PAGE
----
“So? It doesn’t really matter how you feel about your character; it just matters what you do with it. You, more than the others, act on what’s right before thinking about what it will mean for yourself. Maxon has some great candidates up there, but they won’t get their hands dirty to make things better. Not like you.”
“A lot of that was selfish. Marlee was important to me, and so are my maids.”
She stepped closer. “But didn’t those actions come with consequences?”
“And you probably knew they would. But you acted for those who couldn’t speak up for themselves. That’s special, America.”
This was different praise from what I was used to. I could handle my dad telling me I was a beautiful singer or Aspen saying I was the prettiest thing he’d ever seen . . . but this? It was almost overwhelming.
“Honestly, with some of the stuff you’ve done, I can’t believe the king let you stay. The whole thing on the Report . . .” She let out a whistle.
I laughed. “He was so angry.”
“I was shocked you made it out alive!”
“It was by the skin of my teeth, let me tell you. And most days I feel like I’m only seconds away from being kicked out.”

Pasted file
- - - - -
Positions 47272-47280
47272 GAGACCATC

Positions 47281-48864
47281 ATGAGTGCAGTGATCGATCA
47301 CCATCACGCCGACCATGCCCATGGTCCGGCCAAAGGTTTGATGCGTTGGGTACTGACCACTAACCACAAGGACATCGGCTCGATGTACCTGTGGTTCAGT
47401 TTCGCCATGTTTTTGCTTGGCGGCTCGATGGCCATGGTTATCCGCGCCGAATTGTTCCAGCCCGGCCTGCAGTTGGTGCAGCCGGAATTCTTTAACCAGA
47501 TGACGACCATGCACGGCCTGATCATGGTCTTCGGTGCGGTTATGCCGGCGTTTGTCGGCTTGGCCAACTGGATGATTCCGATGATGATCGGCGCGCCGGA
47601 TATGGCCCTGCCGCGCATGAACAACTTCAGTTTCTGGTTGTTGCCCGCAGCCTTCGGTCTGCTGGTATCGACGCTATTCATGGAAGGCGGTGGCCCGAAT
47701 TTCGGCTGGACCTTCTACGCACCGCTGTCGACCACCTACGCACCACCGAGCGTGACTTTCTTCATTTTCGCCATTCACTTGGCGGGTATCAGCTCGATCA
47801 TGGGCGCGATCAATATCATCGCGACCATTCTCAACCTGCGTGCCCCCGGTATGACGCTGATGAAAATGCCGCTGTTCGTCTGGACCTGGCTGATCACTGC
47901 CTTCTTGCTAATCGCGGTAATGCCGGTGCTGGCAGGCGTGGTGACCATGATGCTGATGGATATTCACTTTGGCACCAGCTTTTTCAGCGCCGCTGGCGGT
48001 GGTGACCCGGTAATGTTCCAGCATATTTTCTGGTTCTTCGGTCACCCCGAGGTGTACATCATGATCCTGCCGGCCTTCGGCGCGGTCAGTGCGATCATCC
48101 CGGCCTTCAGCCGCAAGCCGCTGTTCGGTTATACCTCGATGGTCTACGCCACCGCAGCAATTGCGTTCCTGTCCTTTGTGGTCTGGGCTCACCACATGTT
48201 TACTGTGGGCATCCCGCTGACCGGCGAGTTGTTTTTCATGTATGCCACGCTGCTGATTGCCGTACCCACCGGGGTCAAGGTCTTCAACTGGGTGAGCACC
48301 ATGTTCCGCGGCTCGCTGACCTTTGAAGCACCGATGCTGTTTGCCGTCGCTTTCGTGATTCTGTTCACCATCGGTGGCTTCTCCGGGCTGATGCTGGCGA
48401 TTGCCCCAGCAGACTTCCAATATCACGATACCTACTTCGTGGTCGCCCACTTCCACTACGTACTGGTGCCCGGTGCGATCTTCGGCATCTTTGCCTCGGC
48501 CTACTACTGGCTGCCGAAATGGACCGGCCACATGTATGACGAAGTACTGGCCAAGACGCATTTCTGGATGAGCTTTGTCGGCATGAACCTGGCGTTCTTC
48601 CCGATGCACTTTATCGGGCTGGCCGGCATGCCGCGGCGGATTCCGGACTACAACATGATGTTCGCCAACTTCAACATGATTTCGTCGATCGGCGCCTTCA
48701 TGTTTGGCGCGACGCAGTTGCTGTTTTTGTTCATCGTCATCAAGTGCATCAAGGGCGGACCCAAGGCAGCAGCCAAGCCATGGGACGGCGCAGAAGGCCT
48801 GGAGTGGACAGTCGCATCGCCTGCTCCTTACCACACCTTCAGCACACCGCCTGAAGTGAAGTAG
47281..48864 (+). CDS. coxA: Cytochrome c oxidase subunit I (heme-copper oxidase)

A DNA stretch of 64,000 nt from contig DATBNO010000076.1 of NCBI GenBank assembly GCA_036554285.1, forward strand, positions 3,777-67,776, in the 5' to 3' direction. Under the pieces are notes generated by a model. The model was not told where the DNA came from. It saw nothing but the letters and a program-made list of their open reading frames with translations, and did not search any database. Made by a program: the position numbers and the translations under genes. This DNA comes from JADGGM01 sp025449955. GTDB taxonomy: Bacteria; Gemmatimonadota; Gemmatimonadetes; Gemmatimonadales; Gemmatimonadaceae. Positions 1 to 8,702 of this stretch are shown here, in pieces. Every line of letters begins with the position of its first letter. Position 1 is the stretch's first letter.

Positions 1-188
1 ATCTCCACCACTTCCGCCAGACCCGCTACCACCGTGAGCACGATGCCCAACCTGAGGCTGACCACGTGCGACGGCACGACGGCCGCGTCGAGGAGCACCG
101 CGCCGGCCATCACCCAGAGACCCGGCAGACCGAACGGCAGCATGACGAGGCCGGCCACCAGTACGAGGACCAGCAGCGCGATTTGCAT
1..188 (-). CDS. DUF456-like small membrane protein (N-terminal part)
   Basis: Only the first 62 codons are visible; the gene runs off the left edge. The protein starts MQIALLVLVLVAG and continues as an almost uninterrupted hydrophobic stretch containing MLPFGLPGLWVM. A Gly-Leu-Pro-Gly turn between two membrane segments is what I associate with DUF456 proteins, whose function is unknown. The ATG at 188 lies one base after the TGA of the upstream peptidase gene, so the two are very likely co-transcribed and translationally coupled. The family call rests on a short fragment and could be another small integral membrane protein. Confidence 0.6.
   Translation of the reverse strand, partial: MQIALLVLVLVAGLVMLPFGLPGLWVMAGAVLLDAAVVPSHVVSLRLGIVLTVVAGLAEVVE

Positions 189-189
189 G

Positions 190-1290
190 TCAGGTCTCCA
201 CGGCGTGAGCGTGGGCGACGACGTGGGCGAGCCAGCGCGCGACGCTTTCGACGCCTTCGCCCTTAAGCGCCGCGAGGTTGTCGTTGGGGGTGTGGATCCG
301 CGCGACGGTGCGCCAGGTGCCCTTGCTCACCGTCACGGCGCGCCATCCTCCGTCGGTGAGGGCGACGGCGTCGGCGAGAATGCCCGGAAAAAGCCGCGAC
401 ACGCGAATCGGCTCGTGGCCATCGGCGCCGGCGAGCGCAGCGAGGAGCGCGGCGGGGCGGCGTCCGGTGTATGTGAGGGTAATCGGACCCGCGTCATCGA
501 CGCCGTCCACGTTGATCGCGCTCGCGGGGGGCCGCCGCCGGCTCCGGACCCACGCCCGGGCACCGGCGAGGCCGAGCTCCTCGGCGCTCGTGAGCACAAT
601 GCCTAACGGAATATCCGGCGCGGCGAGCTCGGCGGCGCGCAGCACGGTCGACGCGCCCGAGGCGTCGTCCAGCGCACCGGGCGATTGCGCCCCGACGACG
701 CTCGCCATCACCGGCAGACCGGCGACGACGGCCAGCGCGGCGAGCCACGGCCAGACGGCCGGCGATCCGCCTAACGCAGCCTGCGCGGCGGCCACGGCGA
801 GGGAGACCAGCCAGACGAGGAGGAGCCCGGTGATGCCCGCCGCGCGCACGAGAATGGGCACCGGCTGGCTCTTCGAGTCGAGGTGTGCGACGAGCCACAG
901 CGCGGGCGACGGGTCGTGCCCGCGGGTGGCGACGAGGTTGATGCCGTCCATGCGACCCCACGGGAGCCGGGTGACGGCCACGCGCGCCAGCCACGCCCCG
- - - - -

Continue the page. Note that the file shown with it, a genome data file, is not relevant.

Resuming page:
“But Maxon likes you, right? The way he guards you . . .”
I shrugged. “There are days when I feel so sure and then others where I have no idea. Today isn’t a good day. Neither was yesterday. Or the day before, if I’m honest.”
She nodded. “Well, we’re pulling for you, all the same.”
“Me and someone else,” I corrected.
Again she gave no clue as to her other favorite.
“What was the deal with that curtsy in the woods? Just messing with me?” I asked.
She smiled. “I know it might not seem like it by the way we act sometimes, but we really do care about the royal family. If we lose them, the Southern rebels will win. If they get true control . . . well, you heard August.” She shook her head. “Anyway, I’d felt certain I was looking at my future queen, so I figured the least you deserved was a curtsy.”
Her reasoning was so silly, it made me laugh again. “I can’t tell you how nice it is to talk to a girl I’m not competing with.”
“Getting a bit old?” she asked with a sympathetic expression.
“As it’s gotten smaller, it’s gotten worse. I mean, I knew it would, but . . . it feels like it’s moving away from trying to be the girl that Maxon would pick to making sure the other girls won’t be the one he picks. I don’t know if that makes sense.”
She nodded. “It does. But, hey, this is what you signed up for.”
I chuckled. “Actually, I didn’t. I was sort of . . . encouraged to put my name in. I didn’t want to be a princess.”
She smiled. “Not wanting the crown means you’re probably the best person to have it.”
I stared at her, convinced by her wide eyes that she believed that without a doubt. I hoped to ask more, but Maxon and August came out of the Great Room, looking surprisingly calm. A single guard followed at a distance. August was looking at Georgia like it had hurt him to be away from her even for a few minutes. Maybe that was the only reason she was here today.